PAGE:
Judge Approves Multi Million-Dollar Settlement for Indigenous People Taken from Their Families
A federal judge has approved a multi million-dollar settlement for Indigenous people who were taken from their families and placed in non-Indigenous foster homes in the so-called '60s Scoop.
Justice Michel Shore made the ruling in Saskatoon after two days of hearings in which survivors spoke for and against the proposal.
The settlement includes $750 million for the survivors, $50 million for an Indigenous healing foundation and $75 million for legal fees.
Last October, the federal government said the proposed settlement was for about 20,000 survivors who were moved between 1951 and 1991.
Shore says he will issue his reasons for his ruling in a month or longer.
Lawyer Tony Merchant, whose firm represents some of the victims, says most of the people affected by the '60s Scoop want to move on with their lives.
"It's the right decision," he said Friday.
"They wanted things to come to a conclusion and the people who wanted some change or said it could be better were overlooking the agony of the process, and the thousands of people with whom I've spoken over time -- because this has been going on for nine years -- say enough is enough."
Coleen Rajotte is one of the survivors who isn't happy with the settlement.
During the hearings, Rajotte argued that claimants will lose their right to sue the federal government if they accept the money.
She also said she doesn't believe enough consultation was done prior to the proposal.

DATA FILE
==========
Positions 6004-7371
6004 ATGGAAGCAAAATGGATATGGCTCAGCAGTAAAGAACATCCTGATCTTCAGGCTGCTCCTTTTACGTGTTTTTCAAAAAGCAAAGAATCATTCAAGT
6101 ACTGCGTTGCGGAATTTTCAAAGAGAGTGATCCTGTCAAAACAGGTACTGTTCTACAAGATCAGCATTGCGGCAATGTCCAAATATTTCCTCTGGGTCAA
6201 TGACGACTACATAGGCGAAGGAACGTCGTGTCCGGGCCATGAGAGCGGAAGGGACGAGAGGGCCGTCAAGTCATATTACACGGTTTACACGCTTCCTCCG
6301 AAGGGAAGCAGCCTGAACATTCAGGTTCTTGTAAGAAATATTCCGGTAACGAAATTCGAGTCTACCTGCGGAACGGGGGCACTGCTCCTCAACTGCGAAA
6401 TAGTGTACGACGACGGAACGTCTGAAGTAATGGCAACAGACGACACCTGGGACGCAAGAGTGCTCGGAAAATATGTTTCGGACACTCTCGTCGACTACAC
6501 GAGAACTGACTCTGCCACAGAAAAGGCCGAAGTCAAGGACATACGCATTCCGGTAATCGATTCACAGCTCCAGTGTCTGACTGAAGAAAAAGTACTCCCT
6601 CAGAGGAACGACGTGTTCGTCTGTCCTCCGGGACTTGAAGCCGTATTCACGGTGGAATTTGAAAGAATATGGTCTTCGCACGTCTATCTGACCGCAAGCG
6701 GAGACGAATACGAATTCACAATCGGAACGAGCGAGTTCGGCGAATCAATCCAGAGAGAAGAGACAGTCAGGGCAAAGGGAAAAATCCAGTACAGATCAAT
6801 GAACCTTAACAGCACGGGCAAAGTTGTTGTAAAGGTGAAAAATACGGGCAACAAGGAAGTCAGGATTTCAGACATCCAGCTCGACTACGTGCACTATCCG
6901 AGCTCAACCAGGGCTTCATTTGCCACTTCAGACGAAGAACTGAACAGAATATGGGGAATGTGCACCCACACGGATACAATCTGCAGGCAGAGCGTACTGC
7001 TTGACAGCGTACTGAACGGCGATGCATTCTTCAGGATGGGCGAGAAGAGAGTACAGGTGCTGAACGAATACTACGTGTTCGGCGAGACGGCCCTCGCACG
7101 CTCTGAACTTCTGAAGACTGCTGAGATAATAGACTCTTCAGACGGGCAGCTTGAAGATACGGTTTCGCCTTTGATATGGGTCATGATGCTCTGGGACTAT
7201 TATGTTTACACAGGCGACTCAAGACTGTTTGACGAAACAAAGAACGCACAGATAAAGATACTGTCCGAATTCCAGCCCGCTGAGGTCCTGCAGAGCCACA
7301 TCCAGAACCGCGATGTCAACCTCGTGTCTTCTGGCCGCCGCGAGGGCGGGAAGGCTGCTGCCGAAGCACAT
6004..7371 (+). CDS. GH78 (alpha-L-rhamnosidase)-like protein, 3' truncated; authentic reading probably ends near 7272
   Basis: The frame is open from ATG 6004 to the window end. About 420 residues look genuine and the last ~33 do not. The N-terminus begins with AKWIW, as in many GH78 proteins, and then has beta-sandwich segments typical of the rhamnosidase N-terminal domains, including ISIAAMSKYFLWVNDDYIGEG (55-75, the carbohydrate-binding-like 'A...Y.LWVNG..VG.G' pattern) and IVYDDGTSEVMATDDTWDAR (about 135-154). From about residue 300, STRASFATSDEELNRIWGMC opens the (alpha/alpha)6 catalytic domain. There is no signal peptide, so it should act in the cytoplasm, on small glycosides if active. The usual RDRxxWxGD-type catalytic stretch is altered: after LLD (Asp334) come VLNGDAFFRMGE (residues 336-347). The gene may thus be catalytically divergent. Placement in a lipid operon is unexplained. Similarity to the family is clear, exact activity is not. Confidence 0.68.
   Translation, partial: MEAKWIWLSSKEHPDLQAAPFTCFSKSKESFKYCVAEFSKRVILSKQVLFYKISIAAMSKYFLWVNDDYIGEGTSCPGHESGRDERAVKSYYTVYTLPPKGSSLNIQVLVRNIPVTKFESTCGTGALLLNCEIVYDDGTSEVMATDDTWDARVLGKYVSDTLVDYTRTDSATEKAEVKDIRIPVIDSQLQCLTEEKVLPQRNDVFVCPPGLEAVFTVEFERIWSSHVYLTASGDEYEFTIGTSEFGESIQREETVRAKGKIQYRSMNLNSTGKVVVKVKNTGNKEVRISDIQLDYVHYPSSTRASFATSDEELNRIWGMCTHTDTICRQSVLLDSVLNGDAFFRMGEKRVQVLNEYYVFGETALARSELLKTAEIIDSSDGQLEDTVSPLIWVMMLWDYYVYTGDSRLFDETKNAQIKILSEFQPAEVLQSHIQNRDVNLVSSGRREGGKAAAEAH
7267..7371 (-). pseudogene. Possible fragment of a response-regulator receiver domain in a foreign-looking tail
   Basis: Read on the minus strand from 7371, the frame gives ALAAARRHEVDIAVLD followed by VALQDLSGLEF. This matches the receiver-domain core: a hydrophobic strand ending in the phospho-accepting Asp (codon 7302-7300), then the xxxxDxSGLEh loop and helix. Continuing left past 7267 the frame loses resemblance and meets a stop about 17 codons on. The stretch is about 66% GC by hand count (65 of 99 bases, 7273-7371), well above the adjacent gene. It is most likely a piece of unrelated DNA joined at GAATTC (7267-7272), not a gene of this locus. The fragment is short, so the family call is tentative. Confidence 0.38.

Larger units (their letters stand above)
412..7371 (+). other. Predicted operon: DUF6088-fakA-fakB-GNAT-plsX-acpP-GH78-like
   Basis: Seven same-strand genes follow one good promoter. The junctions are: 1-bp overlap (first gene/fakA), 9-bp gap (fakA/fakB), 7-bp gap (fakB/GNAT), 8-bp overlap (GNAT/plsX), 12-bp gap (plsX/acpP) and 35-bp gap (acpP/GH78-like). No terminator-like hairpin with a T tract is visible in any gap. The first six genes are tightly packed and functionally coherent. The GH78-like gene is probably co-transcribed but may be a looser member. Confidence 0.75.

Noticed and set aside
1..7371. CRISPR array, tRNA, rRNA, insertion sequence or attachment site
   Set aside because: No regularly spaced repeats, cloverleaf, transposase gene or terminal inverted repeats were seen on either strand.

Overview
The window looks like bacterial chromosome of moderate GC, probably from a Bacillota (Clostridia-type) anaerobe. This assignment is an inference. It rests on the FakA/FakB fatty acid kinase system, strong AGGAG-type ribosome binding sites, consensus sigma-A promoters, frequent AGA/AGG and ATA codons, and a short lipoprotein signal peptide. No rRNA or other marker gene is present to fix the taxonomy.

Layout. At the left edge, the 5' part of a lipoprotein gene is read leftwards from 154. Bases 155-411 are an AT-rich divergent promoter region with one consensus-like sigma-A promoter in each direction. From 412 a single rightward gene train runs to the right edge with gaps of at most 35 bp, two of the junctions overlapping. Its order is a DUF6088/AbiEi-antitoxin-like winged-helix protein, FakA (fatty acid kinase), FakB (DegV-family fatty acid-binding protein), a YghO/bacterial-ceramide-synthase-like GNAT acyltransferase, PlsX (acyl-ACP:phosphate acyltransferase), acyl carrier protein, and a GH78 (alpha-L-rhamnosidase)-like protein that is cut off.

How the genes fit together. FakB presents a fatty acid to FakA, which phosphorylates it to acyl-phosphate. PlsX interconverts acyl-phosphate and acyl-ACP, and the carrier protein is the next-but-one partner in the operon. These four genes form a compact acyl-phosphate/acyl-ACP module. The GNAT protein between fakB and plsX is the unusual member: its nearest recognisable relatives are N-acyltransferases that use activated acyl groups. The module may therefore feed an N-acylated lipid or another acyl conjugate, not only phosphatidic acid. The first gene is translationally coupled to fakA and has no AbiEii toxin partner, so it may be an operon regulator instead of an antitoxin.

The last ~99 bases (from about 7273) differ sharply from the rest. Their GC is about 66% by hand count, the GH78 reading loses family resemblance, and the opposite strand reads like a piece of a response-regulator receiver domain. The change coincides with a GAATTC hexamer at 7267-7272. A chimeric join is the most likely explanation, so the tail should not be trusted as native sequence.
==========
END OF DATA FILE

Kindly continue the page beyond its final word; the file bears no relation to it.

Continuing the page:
Rajotte wants the federal government to redo the process.
"I'd like to see meetings set up across the country where it's well-advertised and adoptees could come out to public meetings," Rajotte said.
"If they lived in remote communities, every chief and council should be written and full information packages should be dropped off at every band office across the country. Then, councillors could distribute it to adoptees and everyone should be informed in the best way possible."
Anna Parent said she was taken from her home and adopted out in the 1950s.
She hoped to share her story at the hearings, but she said she wasn't given adequate time to do so.
Shore noted during his opening remarks that the hearing was not the place to share stories, but rather an opportunity for victims to weigh in on the proposed settlement.
Merchant said it could be months before individual survivors can apply for compensation and the summer of 2019 before any money is paid out.